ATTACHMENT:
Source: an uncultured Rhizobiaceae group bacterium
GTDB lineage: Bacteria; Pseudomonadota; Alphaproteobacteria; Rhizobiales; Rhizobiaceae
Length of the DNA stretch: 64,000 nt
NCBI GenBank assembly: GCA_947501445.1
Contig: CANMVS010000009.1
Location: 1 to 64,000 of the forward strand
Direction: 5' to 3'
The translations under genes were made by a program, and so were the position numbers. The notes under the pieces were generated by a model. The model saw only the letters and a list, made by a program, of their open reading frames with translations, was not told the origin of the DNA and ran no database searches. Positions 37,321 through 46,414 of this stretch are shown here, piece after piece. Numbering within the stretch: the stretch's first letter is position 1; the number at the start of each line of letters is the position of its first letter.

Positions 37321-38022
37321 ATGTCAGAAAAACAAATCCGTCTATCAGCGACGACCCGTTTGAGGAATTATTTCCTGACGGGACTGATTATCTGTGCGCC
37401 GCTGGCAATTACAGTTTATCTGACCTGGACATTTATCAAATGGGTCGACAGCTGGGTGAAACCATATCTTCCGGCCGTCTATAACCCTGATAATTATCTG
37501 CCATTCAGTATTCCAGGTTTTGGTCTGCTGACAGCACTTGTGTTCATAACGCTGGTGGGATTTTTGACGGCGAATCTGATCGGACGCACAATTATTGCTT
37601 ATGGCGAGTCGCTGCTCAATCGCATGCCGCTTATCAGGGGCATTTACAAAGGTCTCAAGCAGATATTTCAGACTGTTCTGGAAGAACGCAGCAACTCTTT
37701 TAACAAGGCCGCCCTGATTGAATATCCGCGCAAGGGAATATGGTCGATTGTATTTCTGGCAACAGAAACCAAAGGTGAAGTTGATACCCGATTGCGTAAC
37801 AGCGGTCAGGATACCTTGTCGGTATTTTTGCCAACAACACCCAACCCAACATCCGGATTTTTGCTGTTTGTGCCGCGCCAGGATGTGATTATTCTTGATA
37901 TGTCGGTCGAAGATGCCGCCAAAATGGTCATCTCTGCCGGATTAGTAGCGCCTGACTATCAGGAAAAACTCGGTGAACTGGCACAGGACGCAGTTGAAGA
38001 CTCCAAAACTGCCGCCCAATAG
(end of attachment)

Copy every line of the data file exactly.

Source: an uncultured Rhizobiaceae group bacterium
GTDB lineage: Bacteria; Pseudomonadota; Alphaproteobacteria; Rhizobiales; Rhizobiaceae
Length of the DNA stretch: 64,000 nt
NCBI GenBank assembly: GCA_947501445.1
Contig: CANMVS010000009.1
Location: 1 to 64,000 of the forward strand
Direction: 5' to 3'
The translations under genes were made by a program, and so were the position numbers. The notes under the pieces were generated by a model. The model saw only the letters and a list, made by a program, of their open reading frames with translations, was not told the origin of the DNA and ran no database searches. Positions 37,321 through 46,414 of this stretch are shown here, piece after piece. Numbering within the stretch: the stretch's first letter is position 1; the number at the start of each line of letters is the position of its first letter.

Positions 37321-38022
37321 ATGTCAGAAAAACAAATCCGTCTATCAGCGACGACCCGTTTGAGGAATTATTTCCTGACGGGACTGATTATCTGTGCGCC
37401 GCTGGCAATTACAGTTTATCTGACCTGGACATTTATCAAATGGGTCGACAGCTGGGTGAAACCATATCTTCCGGCCGTCTATAACCCTGATAATTATCTG
37501 CCATTCAGTATTCCAGGTTTTGGTCTGCTGACAGCACTTGTGTTCATAACGCTGGTGGGATTTTTGACGGCGAATCTGATCGGACGCACAATTATTGCTT
37601 ATGGCGAGTCGCTGCTCAATCGCATGCCGCTTATCAGGGGCATTTACAAAGGTCTCAAGCAGATATTTCAGACTGTTCTGGAAGAACGCAGCAACTCTTT
37701 TAACAAGGCCGCCCTGATTGAATATCCGCGCAAGGGAATATGGTCGATTGTATTTCTGGCAACAGAAACCAAAGGTGAAGTTGATACCCGATTGCGTAAC
37801 AGCGGTCAGGATACCTTGTCGGTATTTTTGCCAACAACACCCAACCCAACATCCGGATTTTTGCTGTTTGTGCCGCGCCAGGATGTGATTATTCTTGATA
37901 TGTCGGTCGAAGATGCCGCCAAAATGGTCATCTCTGCCGGATTAGTAGCGCCTGACTATCAGGAAAAACTCGGTGAACTGGCACAGGACGCAGTTGAAGA
38001 CTCCAAAACTGCCGCCCAATAG